I have recently seen emails implying that a vote to approve the City’s new zoning code (UDC) is a predetermined vote to approve specific zoning requests. This is a misperception. One aspect of my support to adopt the UDC was to make the zoning code more conducive for neighbors, the community, and property owners to understand and be informed of both the zoning requests in their area and their own property rights.I support continuous improvement in the City’s general zoning framework to empower neighborhood advocates and to increase community involvement. As my recent vote to deny the higher density proposal of Vickers Village at the corner of Canton Street and Woodstock Road clearly illustrates, I thoroughly and discerningly evaluate each zoning request that comes before the City Council.
Over the past year I have advocated for Martin’s Landing to receive the maximum reimbursement allowed under the Lakes and Ponds Partnership Program for the Martin Lake water quality and dredging project. I have also spent numerous hours with City Staff and members of the Martin’s Landing Board discussing and researching other potential funding options. The Martin’s Landing Foundation Lakes and Ponds Committee has done a tremendous job restoring Martin Lake. The benefits to the Martin’s Landing community, to the storm water system, and to water quality are significant and are to be commended. I look forward to assisting Martin’s Landing in bringing this item to a positive conclusion and celebrating this important environmental project with the Martin's Landing community.
I believe that all governments should be required to balance their budgets, and that budgeting should be accomplished through fiscally conservative principles. I believe that we should look closely at every line item in the budget, carefully consider the needs of our City, look for efficiencies, and reduce spending wherever possible. During my tenure on City Council we reduced the millage rate and reduced the number of city employees. Because of this conservative approach, Roswell has emerged from the worst recession since the Great Depression in excellent financial health. It’s important to note that Georgia State Law O.C.G.A. 36-81-3(b)(1) requires local government to have balanced budgets, making deficit budgets illegal.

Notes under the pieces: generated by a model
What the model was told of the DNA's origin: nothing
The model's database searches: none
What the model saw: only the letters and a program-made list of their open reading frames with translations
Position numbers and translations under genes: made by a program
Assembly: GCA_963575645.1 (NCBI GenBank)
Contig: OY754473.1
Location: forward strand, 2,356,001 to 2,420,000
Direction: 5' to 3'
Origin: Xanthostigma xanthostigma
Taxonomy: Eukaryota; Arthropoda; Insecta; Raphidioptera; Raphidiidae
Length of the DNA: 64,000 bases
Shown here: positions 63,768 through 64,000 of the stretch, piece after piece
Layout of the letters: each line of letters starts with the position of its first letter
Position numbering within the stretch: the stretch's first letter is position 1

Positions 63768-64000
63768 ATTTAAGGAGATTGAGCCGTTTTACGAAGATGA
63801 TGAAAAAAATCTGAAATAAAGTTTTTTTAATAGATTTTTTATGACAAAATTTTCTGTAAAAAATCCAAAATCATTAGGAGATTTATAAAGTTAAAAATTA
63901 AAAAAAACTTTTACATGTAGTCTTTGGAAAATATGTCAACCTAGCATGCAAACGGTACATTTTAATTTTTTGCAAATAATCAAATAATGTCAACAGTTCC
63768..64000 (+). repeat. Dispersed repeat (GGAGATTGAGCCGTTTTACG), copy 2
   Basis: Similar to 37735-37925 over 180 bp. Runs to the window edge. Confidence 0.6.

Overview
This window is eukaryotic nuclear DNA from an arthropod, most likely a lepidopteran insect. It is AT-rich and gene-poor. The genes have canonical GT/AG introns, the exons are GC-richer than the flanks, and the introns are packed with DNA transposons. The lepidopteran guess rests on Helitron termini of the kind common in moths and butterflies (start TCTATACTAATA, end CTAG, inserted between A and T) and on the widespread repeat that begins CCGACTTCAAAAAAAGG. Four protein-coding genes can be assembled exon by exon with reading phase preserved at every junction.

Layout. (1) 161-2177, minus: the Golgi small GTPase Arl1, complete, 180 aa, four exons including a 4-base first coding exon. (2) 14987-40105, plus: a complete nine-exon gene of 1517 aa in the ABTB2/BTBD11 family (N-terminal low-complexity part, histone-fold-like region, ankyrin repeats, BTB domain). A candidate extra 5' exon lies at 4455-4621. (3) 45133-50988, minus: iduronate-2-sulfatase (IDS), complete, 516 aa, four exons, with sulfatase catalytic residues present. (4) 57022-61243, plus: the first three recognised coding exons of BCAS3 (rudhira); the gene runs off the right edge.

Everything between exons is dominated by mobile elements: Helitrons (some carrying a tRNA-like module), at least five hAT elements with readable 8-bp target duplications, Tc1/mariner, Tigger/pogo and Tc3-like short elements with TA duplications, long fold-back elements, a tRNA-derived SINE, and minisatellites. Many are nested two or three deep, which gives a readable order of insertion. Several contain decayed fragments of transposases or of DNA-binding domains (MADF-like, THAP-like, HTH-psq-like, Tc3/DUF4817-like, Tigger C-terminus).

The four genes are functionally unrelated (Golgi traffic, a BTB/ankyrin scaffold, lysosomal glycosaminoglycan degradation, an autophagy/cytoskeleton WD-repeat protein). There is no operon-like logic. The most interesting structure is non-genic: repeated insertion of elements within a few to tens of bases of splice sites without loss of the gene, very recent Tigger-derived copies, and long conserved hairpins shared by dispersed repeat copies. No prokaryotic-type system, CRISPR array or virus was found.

I believe in transparent government. Currently the City of Roswell makes sure that Council meetings are clearly advertised on a timely basis to give our residents the opportunity to observe and to participate in their local government. We recognize however that people's schedules do not always allow them to make the trip to City Hall. To make meetings more accessible, we have installed video equipment in the Council Chambers and make the videos available on the Internet. I hope this added convenience will enable more of our residents to become involved in the governing of our City.
Roswell is financially healthy. Since I have served on Council, there has been an average operating fund surplus of $4.3 million at the end of each fiscal year. (Source: City of Roswell Strategic Planning & Budgeting Office). Currently, there is approximately $6.5 million available for investment in our city’s infrastructure and capital projects above the emergency reserve. Roswell is one of four Georgia cities with a AAA bond rating. This rating is an indication of confidence in our present and future financial strength.
The re-establishment of Milton County is important for the future success of Roswell, North Fulton, South Fulton and the City of Atlanta. It is clear that inefficiencies in the current Fulton County government are significant. The per capita cost of services for Fulton County are 14% higher than Dekalb County and 56% higher than both Gwinnett and Cobb counties. Recent attempts to reform Fulton County have resulted in minor changes, however there is still significant work to be done. The taxpayers of Roswell and its sister cities in North Fulton should not be subjected to a poorly functioning, inefficient government. It's time for Milton County.